This might be considered to be a signal that the equity share market is today fairly and fully valued, but I think that the Economist is perhaps being too conservative in its estimates. It is assuming that the increases in company profits which should appear in the reports this year are the fruits of a leap forward from under- capacity working to something like full-capacity working. But I would draw their attention—and that also of Mr. Maudling—to the sixth in- dustrial inquiry conducted by the National Insti- tute of Economic and Social Research which was published this week.
The managements of 126 firms, employing over one million people (about 30 per cent of the labour force) in the engineering industries, ex- cepting aircraft and shipbuilding, were inter- viewed and the results, based on weighted aver- ages, showed that by the end of 1963 the level of capacity utilisation had only risen from 80 per cent to 82 per cent and that if the present expectations of the firms were realised that level would rise to about 85 per cent or 86 per cent by the end of 1964, taking into account probable increases in capacity during the year. This was about the level of operations in the engineering industry in the previous peak period of 1960-61. As the Institute says, a significant margin of spare capacity is to be expected in these trades even when demand is strong, but it indicates that there is still room for improvement in productivity and profitability.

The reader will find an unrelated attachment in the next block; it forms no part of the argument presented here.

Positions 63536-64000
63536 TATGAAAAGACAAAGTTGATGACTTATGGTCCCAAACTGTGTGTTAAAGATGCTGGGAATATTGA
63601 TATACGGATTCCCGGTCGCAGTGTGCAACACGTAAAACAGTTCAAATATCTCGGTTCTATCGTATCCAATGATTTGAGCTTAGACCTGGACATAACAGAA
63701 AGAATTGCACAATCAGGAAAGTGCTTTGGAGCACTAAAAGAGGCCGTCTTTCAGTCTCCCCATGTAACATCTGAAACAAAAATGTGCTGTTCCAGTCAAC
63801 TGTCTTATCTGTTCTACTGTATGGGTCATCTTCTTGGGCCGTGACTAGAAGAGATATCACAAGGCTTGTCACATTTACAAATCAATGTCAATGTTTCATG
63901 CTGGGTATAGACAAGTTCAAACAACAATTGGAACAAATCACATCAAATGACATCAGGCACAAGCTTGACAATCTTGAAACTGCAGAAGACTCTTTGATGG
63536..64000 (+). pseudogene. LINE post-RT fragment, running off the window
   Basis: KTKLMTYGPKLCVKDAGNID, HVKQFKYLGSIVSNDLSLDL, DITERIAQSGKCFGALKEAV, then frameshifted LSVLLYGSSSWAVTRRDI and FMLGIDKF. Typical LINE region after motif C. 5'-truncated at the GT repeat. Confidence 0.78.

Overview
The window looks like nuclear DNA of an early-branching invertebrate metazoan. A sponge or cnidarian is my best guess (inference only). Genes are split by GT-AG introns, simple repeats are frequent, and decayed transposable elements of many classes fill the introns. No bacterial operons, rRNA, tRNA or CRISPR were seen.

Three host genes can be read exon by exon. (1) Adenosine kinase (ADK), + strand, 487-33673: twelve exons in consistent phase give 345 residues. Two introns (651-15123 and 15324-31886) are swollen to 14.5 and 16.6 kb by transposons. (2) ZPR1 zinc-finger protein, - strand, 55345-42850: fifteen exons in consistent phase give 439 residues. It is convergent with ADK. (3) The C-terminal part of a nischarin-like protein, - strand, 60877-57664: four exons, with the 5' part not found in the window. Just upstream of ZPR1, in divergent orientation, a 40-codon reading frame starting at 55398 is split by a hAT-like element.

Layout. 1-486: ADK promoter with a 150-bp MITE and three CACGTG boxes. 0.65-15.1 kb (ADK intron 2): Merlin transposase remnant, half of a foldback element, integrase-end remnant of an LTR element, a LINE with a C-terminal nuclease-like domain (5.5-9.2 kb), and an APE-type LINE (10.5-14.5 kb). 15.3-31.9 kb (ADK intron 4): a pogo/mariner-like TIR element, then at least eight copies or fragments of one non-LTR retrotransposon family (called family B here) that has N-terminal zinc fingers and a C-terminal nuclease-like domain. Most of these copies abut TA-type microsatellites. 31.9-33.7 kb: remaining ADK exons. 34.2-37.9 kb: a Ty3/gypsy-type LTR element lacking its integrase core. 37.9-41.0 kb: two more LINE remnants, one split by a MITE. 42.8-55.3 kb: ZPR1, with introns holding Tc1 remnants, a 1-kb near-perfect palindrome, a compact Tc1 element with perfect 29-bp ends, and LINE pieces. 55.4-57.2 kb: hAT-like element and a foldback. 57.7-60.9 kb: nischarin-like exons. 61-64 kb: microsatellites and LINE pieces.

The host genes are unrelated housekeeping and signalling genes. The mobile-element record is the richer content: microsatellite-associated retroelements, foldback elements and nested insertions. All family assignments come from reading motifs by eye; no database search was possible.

Already there has been a substantial rise in productivity in electrical engineering—about 6 per cent per man employed—and in the motor industry—about 10 per cent. Mr. Maudling should make a special note of the fact that in spite of the increase in orders and activity reported, the majority of firms in this survey still regarded inadequate demand as the principal factor limiting the growth of output.